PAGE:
TELECOM Digest OnLine - Sorted: Online Dating Brings Trouble

Online Dating Brings Trouble

Verna Gates (
Tue, 21 Mar 2006 12:58:57 -0600

Perils of online dating prompt safety efforts
By Verna Gates

Josie Phyllis Brown never had a chance against her 6-foot-6-inch
(2-meter) killer, although his stature was one of the few things she
should have known from his Internet profile.

John Christopher Gaumer, who confessed to the murder and led Baltimore
County police to Brown's body on February 7, listed his height and
other attributes in his quest for dates on, a free
Internet social site owned by News Corp. where mostly young people
connect for friendship and romance.

Some personal profiles on the Web site are frighteningly
revealing. People publish their birth dates, schools they attend, even
clubs they will frequent on a given Saturday night, complete with a
cellphone number for whomever might care to join them.

"Think about, there are millions of people we're dealing with here and
somehow people think they are all preachers," said Paul Falzone, chief
executive of Together Dating service, a brick-and-mortar company that
performs background checks on all members. Falzone says background
checks result in 10 percent of applicants being rejected.

For most of the 40 million people using Internet sites for dating and
socializing each month, a disastrous 15 minutes over coffee at
Starbucks is the worst they will suffer.

But there is enough danger out there that some U.S. states are
considering legislation to force Internet dating sites to police
themselves, while companies that do background checks say business is


Only a small percentage of "intimate partner violence" -- nearly
700,000 such incidents were reported to the U.S. Department of Justice
in 2001 -- originate from Internet dating, according to Mark Brooks,
editor of Online Personals, which monitors the dating industry.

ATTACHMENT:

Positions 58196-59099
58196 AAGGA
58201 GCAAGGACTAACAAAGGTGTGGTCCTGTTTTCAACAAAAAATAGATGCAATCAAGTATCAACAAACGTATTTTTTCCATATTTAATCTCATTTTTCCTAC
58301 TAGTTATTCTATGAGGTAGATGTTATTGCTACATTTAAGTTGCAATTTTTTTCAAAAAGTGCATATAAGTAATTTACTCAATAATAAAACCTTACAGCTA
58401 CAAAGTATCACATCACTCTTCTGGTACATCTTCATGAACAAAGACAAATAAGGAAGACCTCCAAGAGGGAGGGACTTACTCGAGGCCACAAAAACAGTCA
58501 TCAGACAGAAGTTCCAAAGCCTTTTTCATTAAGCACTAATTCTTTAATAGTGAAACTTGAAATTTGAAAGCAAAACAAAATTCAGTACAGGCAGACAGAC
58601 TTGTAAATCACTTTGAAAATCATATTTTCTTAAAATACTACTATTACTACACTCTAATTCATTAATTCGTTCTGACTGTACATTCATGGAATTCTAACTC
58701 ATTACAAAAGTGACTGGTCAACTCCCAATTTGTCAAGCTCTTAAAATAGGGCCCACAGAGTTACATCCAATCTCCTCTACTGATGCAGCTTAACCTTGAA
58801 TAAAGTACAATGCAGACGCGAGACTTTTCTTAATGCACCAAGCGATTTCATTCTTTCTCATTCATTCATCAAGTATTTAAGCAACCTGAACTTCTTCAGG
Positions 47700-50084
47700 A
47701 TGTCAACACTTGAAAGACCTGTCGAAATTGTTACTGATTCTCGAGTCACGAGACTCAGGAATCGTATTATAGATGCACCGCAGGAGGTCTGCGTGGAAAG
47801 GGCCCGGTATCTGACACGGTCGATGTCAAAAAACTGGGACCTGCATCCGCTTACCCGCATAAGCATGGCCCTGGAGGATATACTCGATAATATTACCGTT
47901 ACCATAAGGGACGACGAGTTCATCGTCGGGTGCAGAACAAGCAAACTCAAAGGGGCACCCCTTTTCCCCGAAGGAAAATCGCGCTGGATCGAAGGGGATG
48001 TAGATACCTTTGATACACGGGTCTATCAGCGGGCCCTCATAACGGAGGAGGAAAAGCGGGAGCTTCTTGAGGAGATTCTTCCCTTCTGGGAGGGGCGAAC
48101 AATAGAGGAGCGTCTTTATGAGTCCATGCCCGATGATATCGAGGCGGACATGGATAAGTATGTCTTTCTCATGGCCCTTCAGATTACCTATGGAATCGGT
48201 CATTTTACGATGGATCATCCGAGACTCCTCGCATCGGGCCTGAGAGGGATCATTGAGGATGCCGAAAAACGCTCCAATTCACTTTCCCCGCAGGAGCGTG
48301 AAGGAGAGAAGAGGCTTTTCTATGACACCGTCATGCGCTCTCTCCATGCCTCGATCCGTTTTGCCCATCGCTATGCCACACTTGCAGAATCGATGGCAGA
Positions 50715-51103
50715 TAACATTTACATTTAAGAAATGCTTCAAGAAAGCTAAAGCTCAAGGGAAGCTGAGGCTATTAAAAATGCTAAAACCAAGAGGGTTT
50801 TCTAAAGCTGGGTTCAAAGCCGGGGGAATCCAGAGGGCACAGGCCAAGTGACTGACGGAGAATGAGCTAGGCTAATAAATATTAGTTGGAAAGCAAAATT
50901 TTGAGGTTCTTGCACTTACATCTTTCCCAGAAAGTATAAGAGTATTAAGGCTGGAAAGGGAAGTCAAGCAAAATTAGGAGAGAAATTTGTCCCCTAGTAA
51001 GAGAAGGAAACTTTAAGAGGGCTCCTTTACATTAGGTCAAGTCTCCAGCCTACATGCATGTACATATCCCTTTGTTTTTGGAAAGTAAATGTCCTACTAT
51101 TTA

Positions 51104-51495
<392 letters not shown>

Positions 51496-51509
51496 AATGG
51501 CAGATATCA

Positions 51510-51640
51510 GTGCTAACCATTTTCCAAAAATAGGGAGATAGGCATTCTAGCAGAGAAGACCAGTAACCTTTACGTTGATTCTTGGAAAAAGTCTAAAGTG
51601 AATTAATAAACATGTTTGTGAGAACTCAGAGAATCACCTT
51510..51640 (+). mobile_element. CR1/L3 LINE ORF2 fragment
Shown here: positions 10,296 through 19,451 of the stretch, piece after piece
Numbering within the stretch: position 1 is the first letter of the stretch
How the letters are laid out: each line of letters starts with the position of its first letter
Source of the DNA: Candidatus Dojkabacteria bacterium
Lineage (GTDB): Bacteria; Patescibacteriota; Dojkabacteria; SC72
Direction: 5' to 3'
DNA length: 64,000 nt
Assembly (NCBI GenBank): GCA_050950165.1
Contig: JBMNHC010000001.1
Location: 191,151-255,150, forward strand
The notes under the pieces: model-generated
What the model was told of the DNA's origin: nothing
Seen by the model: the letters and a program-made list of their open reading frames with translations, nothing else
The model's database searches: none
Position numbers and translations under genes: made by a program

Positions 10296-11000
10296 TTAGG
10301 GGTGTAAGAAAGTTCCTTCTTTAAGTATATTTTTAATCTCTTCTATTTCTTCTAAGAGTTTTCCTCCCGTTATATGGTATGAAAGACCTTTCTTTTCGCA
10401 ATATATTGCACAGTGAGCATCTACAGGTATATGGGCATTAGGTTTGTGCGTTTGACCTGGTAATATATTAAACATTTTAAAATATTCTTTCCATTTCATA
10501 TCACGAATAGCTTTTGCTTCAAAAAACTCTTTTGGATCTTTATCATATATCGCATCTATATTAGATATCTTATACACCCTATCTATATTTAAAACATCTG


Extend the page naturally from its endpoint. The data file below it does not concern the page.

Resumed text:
For upstart online service, even one assault is too
much. The site performs background checks on every member, ferreting
out sex offenders, felons and married people. About 11 percent of
those who apply are rejected.

"To think a felon could find a victim, especially for a heinous crime,
gives me the heebie-jeebies. I do all I can do to prevent that," said
Herb Vest, chief executive of

Nevertheless, Robert Wells, convicted of lewd and lascivious acts with
a child under 14, passed the screening and posted a
profile on that site. The company is suing him, claiming he committed
wire fraud.

The small competitor is pressing for legislation to force big Web
sites like and to perform background
checks, or clearly state they don't. So far, California, Florida,
Texas and Michigan have considered legislation. and the industry leaders with 6
million and 15 million monthly visitors espectively, continually
stress dating safety. forces the 60,000 people who sign up for the service each
month to review its safety policies before they subscribe. On both
sites, every profile is reviewed and approved by human eyes to screen
out excess information or obscenity.

Around 15 percent of postings are rejected, according to Kristin Kelly,
spokesperson for

That is not enough for some.


"The Internet has its dark side and they are not doing everything they
can to keep sexual predators and gold diggers off these sites. If you
don't police yourselves, the government will come in and police you,"
said Michigan state Sen. Alan Cropsey.

Cropsey has sponsored a bill that would force Web sites to do
background checks, and it proposes posting a warning label on sites,
much like those on cigarette packs.

Cropsey's legislation met vigorous resistance from the online

"There are other ways to get to who that person is, rather than have
the government ram a business model down your throat," said Abraham
Smilowicz, chief executive of Webdate Inc.

Webdate uses real-time video as a safety measure, allowing prospective
dates to chat and get a look at each other via webcams.

Daters themselves are also stepping forward to create their own
safeguards. Companies like Safedate and Honestyonline are springing
up to run background checks for individuals and grant their stamp of

Honestyonline will even come to a home, weigh prospective daters, take a
picture and leave with bodily fluids to confirm disease-free status.

William Bollinger, executive vice president of National Background Data,
said his business had grown 600 percent in the past two years.

Even a background check would not have saved Lori Leonard. The boyfriend she
met via the Internet was convicted of her murder on January 27 in Hudson
Falls, N.Y.

His record showed only misdemeanors from assaults on former girlfriends, not
the sort of information churned up in basic background checks. Leonard
endured two assaults before her death.

According to Dr. John Gray, author of "Men are from Mars, Women are from
Venus," education is the solution.

"The warning signs often come out right away. Beware of someone who can
solve all your problems or who comes on really strong," said Gray.

Copyright 2006 Reuters Limited.

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